New revaluation of pensions: is there a democratic problem?

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“We fully protect our pensioners against inflation”, informed Bruno Le Maire from the outset. The Minister of Economy, Finance, Industrial and Digital Sovereignty then responded to the outcome of a very strange misunderstanding that occurred in the National Assembly. The latter has indeed voted for a new revaluation of retirement pensions, as Planet has had the opportunity to explain in the past, due to an amendment carried by the deputy Charles de Courson (Liberties, Independents, Overseas and Territories). Unfortunately for retirees, some might say, the presidential majority tabled a counter-amendment later that evening and was able to get it passed with the help of the Republicans. The latter sought to have the first document annulled.

“Retirement pensions are increased by 5.1% in 2022”, continues the defector from the right on twitter, recalling that they had already been increased by 1.1% in January and that they still have to be increased by 4% in July. It does not specifically address the issue of potential delays in the payment of revalued pensions… But the latter does not necessarily mean that retirees will lose money, the progression of pensions being partially retroactive. And Bruno Le Maire insists, as La Dépêche explains: “If inflation continues to rise, there will be a further increase in pensions in January 2023”.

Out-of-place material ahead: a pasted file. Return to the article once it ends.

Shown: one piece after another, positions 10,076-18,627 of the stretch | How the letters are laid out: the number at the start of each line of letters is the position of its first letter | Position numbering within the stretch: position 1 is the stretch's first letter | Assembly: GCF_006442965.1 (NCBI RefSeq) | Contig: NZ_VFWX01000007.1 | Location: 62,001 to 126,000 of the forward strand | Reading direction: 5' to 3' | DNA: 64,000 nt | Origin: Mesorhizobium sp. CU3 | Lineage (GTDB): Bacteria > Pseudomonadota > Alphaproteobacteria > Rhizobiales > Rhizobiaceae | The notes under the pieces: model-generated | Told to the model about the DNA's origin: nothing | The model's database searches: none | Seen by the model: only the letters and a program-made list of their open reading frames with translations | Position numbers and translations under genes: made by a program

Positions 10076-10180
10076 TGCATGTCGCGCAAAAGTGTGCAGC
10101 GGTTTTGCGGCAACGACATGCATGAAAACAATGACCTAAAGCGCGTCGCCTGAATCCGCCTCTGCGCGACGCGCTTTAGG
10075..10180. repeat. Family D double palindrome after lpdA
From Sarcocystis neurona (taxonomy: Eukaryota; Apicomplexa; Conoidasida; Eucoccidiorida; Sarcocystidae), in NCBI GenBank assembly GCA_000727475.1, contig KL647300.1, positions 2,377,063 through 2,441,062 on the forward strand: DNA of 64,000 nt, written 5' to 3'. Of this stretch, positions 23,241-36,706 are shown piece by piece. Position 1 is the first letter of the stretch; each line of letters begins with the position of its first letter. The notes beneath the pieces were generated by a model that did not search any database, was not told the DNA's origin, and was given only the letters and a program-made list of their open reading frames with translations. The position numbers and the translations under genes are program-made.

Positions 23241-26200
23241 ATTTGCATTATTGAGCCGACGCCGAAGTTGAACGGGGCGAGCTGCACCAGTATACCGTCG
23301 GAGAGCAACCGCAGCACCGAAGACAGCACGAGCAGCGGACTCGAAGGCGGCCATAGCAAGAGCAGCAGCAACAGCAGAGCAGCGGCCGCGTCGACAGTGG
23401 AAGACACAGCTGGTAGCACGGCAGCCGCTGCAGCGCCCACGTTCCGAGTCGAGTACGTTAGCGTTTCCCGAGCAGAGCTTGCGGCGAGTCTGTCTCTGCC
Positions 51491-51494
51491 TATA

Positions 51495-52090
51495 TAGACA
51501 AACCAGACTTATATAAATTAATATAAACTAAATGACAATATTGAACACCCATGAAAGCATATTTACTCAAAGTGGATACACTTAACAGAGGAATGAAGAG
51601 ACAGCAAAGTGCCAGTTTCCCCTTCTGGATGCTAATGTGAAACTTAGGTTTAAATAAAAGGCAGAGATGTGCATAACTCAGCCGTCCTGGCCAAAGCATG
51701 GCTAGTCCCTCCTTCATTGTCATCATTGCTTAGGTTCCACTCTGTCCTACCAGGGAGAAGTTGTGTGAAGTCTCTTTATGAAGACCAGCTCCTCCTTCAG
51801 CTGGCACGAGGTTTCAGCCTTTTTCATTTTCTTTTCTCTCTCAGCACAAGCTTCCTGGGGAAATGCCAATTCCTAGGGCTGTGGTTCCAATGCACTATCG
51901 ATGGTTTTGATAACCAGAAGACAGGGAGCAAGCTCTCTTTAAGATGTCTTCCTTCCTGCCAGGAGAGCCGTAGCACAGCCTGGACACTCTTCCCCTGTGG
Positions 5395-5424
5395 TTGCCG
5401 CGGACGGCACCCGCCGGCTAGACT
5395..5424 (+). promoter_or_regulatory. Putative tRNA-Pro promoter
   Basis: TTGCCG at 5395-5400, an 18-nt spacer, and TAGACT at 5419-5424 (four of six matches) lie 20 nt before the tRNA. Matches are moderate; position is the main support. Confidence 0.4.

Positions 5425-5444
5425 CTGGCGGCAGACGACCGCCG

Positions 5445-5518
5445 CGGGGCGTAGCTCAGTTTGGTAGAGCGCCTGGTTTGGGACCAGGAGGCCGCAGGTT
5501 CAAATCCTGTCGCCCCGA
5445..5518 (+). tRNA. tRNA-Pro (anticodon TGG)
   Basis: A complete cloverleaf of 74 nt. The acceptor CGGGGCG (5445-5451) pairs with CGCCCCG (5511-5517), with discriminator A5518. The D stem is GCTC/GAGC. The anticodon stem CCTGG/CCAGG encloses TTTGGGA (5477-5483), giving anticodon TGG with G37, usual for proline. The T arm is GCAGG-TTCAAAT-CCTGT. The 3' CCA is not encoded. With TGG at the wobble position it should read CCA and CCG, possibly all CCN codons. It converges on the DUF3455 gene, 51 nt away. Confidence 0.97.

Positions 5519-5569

The amendment initially tabled by Charles de Courson provided, recalls the regional daily, an overall revaluation of pensions estimated at 500 million euros. This was therefore intended to allow retirees to fully preserve their purchasing power from inflation. However, it is clear that the text presented a number of problems. Some have also been singled out by… Bruno Le Maire.

The first point to be noted, according to the defecting minister, concerns the financing of this upgrading. The latter should indeed have been based on the deduction of the necessary sum “from the civil and military retirement pensions of the State”, he thus recalled.

At the end of this strange battle of amendments, some on the left may have suffered bitter defeat. In any case, this is what the Huffington Post says on its site, was the spokesperson for some of the “virulent exchanges and heated debates” that may have taken place in the National Assembly.

Thus, some on the left – as well as on the far right – did not hesitate to scream “treason”, when they did not simply invoke a “denial of democracy”. “I have bad news tonight, here they dared to do it, at 2 a.m. the government canceled the 500 million euros more for pensioners. And LR betrayed”, was indignant for example the deputy Insoumis David Guiraud.

Among the opposition deputies, some preferred to mention the voting conditions observed at the Palais Bourbon. Some parliamentarians even claimed not to have heard the call for the vote and therefore said they had not had the opportunity to speak…

Others, as is the case of the deputy Insoumis Alexis Corbière, have chosen to criticize a “passage in force”, which would not be tenable over the duration of the five-year term. The leader of the New Popular Ecological and Social Union, Jean-Luc Mélenchon, is now wondering about supposed corridor agreements between the presidential majority and the right of government.